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Class A girls basketball: Pond Creek-Hunter coach knows role model is an important part of her job

Pond Creek-Hunter’s coach didn’t look the part. But the 29-year-old Tasha Diesselhorst is a state finalist.
by Berry Tramel Published: March 7, 2014

Pond Creek-Hunter’s coach didn’t look the part.

Most girls teams in the small-school state tournament are led by men. Veteran men who know how to teach and motivate high school girls to play smart and efficient basketball. Tasha Diesselhorst is neither veteran nor man.

But the 29-year-old is a state finalist. Diesselhorst’s Pond Creek-Hunter squad beat No. 1-ranked Cheyenne 48-35 Friday in the Class A state semifinals. The Lady Panthers won it with precision and poise. Only 10 turnovers. Excellent ballhandling and sharp passing in the fourth quarter, to pull away. Diesselhorst won her duel with Cheyenne’s Brad Thrash, a five-time state champion.

Clearly, the Pond Creek girls have a good coach. Even better, they have a good role model.

“I love her,” said Pond Creek star Jada Jones, who tossed in 30 points. “She’s my best friend. I tell her everything. She hangs out with us, off the court, on the court. She does everything for us. She’s perfect for us.”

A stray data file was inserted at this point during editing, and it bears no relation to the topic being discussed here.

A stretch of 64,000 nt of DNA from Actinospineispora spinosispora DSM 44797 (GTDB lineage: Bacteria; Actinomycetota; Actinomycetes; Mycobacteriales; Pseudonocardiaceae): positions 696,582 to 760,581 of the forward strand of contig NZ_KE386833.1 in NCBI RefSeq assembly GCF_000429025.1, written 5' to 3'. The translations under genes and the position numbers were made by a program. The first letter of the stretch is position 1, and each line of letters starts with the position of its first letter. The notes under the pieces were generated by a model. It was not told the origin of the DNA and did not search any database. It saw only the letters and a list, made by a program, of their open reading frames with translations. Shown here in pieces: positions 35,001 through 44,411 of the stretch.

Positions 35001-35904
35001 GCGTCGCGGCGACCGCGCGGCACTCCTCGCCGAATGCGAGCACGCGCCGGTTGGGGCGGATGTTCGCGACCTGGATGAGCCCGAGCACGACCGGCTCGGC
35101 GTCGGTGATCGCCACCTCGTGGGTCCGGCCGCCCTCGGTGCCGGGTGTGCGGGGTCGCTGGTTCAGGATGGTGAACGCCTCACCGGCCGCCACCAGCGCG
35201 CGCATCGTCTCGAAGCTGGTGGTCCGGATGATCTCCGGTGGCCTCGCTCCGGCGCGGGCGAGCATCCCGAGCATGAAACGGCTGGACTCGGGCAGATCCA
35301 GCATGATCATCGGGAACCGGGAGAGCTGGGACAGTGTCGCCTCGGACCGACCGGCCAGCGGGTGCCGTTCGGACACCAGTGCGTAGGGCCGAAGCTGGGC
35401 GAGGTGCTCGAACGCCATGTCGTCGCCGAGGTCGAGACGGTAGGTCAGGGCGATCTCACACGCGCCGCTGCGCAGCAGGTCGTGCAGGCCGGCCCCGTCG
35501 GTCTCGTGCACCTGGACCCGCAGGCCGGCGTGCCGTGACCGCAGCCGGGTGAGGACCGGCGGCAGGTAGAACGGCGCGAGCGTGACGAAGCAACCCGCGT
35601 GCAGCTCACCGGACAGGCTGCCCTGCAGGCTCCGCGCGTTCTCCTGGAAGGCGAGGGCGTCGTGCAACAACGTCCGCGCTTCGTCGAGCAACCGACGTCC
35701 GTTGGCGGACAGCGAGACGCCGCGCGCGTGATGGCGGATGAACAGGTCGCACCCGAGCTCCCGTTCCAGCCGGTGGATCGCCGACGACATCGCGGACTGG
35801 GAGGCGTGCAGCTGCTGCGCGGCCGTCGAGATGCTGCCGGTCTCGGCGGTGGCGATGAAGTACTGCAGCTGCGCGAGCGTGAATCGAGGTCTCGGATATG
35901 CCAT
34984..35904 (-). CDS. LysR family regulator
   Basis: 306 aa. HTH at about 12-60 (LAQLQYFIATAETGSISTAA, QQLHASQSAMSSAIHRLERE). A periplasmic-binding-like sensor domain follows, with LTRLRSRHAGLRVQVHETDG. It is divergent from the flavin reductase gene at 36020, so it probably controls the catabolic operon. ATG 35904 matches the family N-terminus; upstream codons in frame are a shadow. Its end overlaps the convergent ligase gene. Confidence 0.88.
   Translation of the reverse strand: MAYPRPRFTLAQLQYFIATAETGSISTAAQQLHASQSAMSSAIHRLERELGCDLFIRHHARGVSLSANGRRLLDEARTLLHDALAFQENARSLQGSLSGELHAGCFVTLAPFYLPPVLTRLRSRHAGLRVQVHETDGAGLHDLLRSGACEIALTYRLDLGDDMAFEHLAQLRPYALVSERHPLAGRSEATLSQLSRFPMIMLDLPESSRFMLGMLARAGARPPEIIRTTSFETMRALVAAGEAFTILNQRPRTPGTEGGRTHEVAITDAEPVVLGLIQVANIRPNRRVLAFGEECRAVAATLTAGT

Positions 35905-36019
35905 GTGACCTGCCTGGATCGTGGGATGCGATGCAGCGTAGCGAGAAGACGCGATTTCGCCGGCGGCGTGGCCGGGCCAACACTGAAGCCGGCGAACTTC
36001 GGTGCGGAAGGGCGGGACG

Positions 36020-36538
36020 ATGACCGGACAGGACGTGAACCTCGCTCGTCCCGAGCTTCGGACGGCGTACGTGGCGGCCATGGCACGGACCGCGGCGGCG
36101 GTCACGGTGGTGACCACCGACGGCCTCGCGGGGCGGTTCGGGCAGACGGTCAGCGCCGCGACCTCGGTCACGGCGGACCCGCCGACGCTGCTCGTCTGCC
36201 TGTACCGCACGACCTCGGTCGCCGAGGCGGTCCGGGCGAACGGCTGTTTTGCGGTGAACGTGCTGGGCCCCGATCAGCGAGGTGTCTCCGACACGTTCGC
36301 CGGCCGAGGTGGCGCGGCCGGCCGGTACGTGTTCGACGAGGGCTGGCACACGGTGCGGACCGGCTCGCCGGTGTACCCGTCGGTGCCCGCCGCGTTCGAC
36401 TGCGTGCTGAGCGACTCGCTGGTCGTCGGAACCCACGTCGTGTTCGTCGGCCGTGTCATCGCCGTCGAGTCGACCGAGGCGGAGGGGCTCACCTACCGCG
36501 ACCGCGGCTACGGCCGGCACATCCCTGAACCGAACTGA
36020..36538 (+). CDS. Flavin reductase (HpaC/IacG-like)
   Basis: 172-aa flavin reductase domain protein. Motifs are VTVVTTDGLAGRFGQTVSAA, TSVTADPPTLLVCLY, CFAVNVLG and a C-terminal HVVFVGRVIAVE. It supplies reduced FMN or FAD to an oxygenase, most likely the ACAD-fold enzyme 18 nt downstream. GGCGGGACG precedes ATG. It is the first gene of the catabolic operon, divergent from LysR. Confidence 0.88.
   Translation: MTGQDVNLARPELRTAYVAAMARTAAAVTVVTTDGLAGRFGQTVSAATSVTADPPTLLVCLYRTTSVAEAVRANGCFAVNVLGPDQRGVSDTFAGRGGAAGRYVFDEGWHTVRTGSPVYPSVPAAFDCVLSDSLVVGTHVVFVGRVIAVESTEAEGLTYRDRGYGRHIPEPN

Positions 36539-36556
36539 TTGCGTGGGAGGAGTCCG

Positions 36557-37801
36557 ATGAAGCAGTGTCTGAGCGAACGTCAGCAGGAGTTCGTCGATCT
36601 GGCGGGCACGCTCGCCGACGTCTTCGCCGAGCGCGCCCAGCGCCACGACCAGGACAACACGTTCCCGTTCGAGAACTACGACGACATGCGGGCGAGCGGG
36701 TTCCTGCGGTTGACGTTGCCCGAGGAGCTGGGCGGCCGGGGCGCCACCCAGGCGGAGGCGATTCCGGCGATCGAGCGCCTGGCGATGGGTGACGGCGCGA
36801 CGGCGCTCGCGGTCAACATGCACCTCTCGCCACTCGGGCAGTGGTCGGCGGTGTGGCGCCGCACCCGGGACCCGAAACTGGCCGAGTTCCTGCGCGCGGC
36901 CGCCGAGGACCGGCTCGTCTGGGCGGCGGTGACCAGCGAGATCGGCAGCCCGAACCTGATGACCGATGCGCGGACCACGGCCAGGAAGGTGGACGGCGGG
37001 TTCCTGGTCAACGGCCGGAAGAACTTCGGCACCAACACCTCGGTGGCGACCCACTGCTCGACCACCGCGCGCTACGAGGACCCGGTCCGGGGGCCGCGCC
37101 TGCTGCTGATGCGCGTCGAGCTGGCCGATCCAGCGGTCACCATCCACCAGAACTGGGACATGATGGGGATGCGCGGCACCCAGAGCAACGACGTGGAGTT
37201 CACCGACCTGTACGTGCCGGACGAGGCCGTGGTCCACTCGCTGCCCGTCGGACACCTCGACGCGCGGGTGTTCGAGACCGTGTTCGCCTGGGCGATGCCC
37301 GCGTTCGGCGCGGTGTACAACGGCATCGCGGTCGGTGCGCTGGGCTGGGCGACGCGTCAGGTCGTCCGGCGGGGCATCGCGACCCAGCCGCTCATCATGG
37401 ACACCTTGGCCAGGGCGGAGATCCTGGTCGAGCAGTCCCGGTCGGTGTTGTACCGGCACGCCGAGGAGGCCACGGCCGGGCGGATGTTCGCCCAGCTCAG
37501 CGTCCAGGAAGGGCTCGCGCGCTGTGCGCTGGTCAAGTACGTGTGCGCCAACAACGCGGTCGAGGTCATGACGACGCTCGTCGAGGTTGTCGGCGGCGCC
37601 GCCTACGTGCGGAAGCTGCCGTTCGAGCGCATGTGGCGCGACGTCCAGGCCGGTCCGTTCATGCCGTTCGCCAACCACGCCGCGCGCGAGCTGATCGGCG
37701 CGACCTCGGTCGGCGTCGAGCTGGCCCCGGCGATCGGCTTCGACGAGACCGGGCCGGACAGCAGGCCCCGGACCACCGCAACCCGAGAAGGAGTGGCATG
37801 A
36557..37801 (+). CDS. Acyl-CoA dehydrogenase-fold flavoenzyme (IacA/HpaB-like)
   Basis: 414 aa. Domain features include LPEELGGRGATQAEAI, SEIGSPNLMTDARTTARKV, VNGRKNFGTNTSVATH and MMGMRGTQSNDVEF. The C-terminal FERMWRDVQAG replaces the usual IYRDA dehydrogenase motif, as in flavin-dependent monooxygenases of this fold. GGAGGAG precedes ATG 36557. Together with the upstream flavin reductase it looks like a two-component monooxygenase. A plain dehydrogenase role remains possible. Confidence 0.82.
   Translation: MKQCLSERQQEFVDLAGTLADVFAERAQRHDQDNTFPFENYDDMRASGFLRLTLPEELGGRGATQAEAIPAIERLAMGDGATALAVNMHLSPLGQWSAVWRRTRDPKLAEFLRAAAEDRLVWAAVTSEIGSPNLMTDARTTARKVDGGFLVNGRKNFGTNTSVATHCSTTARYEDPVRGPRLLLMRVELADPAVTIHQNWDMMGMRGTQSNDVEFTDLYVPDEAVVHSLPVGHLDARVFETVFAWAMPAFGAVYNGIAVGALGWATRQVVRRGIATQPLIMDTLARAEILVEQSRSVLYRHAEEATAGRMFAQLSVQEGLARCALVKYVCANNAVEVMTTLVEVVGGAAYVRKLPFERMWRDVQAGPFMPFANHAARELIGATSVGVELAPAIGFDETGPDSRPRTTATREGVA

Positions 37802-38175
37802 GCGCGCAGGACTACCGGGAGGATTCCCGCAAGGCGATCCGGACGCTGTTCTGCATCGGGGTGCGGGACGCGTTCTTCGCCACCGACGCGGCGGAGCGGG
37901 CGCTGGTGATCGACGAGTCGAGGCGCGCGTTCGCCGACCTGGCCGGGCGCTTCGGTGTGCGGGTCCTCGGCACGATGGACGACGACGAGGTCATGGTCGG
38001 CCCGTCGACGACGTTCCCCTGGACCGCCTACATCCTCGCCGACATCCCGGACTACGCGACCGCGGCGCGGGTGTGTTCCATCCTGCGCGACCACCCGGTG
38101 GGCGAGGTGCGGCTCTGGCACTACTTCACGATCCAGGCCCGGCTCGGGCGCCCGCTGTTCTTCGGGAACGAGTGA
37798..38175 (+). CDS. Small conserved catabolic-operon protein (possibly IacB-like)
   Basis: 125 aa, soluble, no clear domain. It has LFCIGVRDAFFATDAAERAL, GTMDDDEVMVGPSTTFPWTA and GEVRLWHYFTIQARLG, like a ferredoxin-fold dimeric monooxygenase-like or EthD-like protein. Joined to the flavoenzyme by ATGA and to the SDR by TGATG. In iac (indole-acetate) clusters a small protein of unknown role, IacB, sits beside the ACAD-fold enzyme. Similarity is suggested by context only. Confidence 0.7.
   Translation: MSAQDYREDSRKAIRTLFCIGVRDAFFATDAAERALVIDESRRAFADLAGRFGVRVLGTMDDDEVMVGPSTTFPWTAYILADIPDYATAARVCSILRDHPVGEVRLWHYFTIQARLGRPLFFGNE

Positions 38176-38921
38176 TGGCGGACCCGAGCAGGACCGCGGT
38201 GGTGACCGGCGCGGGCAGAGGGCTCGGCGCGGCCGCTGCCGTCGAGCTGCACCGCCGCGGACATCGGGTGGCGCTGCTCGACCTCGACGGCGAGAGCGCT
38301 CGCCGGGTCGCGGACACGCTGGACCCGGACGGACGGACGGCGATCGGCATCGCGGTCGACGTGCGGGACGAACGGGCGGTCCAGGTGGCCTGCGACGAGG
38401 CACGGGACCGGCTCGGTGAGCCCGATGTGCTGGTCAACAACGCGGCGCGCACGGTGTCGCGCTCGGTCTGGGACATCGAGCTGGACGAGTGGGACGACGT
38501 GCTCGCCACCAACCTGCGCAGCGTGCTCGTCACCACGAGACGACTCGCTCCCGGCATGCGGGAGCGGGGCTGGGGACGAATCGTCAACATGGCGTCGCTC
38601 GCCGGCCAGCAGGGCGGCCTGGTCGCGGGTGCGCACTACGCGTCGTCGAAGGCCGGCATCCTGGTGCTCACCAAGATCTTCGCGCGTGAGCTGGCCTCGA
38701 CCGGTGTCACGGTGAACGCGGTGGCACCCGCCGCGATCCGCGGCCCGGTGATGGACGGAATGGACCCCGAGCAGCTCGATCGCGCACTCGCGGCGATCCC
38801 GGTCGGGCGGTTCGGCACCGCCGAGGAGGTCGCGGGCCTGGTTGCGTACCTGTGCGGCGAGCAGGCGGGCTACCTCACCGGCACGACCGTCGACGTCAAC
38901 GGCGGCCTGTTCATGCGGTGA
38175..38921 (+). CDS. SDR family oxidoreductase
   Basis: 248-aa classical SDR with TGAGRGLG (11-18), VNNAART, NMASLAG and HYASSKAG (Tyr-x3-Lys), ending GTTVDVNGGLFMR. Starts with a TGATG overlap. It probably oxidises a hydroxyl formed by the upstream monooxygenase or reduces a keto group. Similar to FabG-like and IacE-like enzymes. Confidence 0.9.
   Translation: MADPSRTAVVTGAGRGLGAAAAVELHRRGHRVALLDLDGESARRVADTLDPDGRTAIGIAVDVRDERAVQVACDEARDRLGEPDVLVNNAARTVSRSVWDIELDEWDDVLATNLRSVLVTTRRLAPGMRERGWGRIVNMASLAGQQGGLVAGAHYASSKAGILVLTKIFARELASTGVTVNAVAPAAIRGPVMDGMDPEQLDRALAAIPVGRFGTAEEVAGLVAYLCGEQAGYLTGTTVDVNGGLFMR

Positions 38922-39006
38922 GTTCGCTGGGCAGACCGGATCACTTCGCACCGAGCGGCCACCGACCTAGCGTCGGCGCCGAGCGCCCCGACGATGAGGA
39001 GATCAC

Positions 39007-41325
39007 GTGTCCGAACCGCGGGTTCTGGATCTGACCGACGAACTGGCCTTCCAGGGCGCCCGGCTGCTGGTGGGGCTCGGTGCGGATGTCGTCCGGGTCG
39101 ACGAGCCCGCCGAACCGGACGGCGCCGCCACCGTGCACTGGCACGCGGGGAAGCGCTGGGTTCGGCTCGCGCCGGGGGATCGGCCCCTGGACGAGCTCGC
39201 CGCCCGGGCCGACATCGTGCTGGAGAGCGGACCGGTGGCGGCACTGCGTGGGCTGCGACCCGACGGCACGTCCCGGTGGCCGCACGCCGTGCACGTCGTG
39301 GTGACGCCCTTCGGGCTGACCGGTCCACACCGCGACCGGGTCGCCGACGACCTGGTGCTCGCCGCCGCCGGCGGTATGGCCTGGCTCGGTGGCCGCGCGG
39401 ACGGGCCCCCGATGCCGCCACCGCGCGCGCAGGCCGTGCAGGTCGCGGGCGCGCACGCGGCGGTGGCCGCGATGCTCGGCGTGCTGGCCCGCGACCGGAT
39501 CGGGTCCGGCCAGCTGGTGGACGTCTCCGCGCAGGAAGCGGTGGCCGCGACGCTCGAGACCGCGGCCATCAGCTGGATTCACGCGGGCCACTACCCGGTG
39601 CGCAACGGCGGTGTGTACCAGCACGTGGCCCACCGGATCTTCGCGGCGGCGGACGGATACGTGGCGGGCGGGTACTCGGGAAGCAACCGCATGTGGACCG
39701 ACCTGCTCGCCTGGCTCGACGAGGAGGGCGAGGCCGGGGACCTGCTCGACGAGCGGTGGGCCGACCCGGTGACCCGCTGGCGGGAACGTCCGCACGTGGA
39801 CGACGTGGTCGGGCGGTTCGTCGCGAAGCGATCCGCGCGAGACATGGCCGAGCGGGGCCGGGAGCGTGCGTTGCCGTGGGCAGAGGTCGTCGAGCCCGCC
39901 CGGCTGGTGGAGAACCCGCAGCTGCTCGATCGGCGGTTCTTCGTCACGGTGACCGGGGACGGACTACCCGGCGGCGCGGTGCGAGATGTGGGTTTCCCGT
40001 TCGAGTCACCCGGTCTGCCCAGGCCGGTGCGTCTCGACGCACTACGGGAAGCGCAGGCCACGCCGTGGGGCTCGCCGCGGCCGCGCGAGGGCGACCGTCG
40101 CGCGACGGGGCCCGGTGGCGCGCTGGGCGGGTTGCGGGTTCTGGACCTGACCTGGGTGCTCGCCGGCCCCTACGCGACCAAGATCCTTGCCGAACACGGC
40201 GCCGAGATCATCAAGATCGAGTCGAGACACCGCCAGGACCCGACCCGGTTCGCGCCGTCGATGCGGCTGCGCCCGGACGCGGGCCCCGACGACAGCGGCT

Nothing against the men who for generations have coached the girls in Western Oklahoma’s hamlets, but Diesselhorst would be perfect for most any school. Especially a small school. For whatever reason, most of the female coaches in Oklahoma have settled in bigger schools.

Of the 16 girls teams at state this week, only five are coached by women. And one of them is veteran Cherie Myers, the long-time Okarche coach.

“When I started coaching, there were five women coaching in the state,” Myers said. “I think it’s always important that you have quality coaches. And Tasha sure is a quality coach. Not anything against men coaching, I don’t want it to ever feel like I’m against men. I just like to see these young ladies that are such quality athletes and role models to step up and coach our girls. We’re blessed in the state of Oklahoma to have a great mix of men and women coaches.”

Seven years ago, Pond Creek superintendent Joel Quinn went looking for a girls coach. He decided he wanted a female. “A role model for the girls,” Quinn said.

Mission accomplished. Diesselhorst was just getting out of Oklahoma Christian University, where she had been a star. Diesselhorst graduated from Medford High School, just up the road from Pond Creek, playing for her father, 34-year small-school coach Randy Turney. Her grandfather is Bob Kramer, the football coaching legend from Balko in the Panhandle. Diesselhorst’s younger sister, Tana Turney, is the coach at Kremlin-Hillsdale. The sisters were opposing coaches in the district tournament title game three weeks ago.

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by Berry Tramel
Berry Tramel, a lifelong Oklahoman, sports fan and newspaper reader, joined The Oklahoman in 1991 and has served as beat writer, assistant sports editor, sports editor and columnist. Tramel grew up reading four daily newspapers — The Oklahoman,...
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